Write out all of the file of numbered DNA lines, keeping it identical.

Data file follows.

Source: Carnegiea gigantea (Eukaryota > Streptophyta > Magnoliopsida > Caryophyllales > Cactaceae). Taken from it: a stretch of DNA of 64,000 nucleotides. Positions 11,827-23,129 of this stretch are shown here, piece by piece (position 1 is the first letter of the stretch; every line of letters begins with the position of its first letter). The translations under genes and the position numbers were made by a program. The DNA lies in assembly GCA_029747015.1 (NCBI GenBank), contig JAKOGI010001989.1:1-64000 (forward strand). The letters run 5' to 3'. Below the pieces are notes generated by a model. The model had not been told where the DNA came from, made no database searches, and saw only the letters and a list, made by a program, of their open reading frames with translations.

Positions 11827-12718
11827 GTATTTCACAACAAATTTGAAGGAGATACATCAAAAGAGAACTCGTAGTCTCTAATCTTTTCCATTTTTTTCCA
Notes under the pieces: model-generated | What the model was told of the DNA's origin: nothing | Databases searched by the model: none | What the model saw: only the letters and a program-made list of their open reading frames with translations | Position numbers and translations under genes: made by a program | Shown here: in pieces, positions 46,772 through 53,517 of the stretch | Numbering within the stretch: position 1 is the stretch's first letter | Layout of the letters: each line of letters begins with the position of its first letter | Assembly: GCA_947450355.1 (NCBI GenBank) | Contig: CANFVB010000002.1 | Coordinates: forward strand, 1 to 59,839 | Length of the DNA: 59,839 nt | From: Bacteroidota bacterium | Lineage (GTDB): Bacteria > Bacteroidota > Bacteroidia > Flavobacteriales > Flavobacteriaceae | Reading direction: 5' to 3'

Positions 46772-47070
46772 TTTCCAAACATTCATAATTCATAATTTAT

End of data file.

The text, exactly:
Source: Carnegiea gigantea (Eukaryota > Streptophyta > Magnoliopsida > Caryophyllales > Cactaceae). Taken from it: a stretch of DNA of 64,000 nucleotides. Positions 11,827-23,129 of this stretch are shown here, piece by piece (position 1 is the first letter of the stretch; every line of letters begins with the position of its first letter). The translations under genes and the position numbers were made by a program. The DNA lies in assembly GCA_029747015.1 (NCBI GenBank), contig JAKOGI010001989.1:1-64000 (forward strand). The letters run 5' to 3'. Below the pieces are notes generated by a model. The model had not been told where the DNA came from, made no database searches, and saw only the letters and a list, made by a program, of their open reading frames with translations.

Positions 11827-12718
11827 GTATTTCACAACAAATTTGAAGGAGATACATCAAAAGAGAACTCGTAGTCTCTAATCTTTTCCATTTTTTTCCA
Notes under the pieces: model-generated | What the model was told of the DNA's origin: nothing | Databases searched by the model: none | What the model saw: only the letters and a program-made list of their open reading frames with translations | Position numbers and translations under genes: made by a program | Shown here: in pieces, positions 46,772 through 53,517 of the stretch | Numbering within the stretch: position 1 is the stretch's first letter | Layout of the letters: each line of letters begins with the position of its first letter | Assembly: GCA_947450355.1 (NCBI GenBank) | Contig: CANFVB010000002.1 | Coordinates: forward strand, 1 to 59,839 | Length of the DNA: 59,839 nt | From: Bacteroidota bacterium | Lineage (GTDB): Bacteria > Bacteroidota > Bacteroidia > Flavobacteriales > Flavobacteriaceae | Reading direction: 5' to 3'

Positions 46772-47070
46772 TTTCCAAACATTCATAATTCATAATTTAT